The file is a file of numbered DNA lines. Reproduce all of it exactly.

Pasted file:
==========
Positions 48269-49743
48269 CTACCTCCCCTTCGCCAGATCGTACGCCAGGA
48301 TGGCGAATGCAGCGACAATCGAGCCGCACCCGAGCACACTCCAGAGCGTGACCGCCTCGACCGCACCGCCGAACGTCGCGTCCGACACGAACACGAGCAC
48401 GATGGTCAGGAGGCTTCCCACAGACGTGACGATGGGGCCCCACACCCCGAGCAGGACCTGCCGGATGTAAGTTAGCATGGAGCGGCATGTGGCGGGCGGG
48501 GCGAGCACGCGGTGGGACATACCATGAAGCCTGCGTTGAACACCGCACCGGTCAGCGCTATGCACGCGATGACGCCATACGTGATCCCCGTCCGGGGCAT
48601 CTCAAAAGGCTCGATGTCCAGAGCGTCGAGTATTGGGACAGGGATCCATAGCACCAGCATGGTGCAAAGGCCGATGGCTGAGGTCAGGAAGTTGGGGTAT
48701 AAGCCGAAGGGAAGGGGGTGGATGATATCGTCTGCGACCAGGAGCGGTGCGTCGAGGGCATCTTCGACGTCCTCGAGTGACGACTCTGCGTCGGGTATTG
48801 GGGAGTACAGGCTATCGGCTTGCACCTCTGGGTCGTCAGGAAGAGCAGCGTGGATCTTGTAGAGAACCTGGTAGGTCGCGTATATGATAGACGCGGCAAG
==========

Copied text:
Positions 48269-49743
48269 CTACCTCCCCTTCGCCAGATCGTACGCCAGGA
48301 TGGCGAATGCAGCGACAATCGAGCCGCACCCGAGCACACTCCAGAGCGTGACCGCCTCGACCGCACCGCCGAACGTCGCGTCCGACACGAACACGAGCAC
48401 GATGGTCAGGAGGCTTCCCACAGACGTGACGATGGGGCCCCACACCCCGAGCAGGACCTGCCGGATGTAAGTTAGCATGGAGCGGCATGTGGCGGGCGGG
48501 GCGAGCACGCGGTGGGACATACCATGAAGCCTGCGTTGAACACCGCACCGGTCAGCGCTATGCACGCGATGACGCCATACGTGATCCCCGTCCGGGGCAT
48601 CTCAAAAGGCTCGATGTCCAGAGCGTCGAGTATTGGGACAGGGATCCATAGCACCAGCATGGTGCAAAGGCCGATGGCTGAGGTCAGGAAGTTGGGGTAT
48701 AAGCCGAAGGGAAGGGGGTGGATGATATCGTCTGCGACCAGGAGCGGTGCGTCGAGGGCATCTTCGACGTCCTCGAGTGACGACTCTGCGTCGGGTATTG
48801 GGGAGTACAGGCTATCGGCTTGCACCTCTGGGTCGTCAGGAAGAGCAGCGTGGATCTTGTAGAGAACCTGGTAGGTCGCGTATATGATAGACGCGGCAAG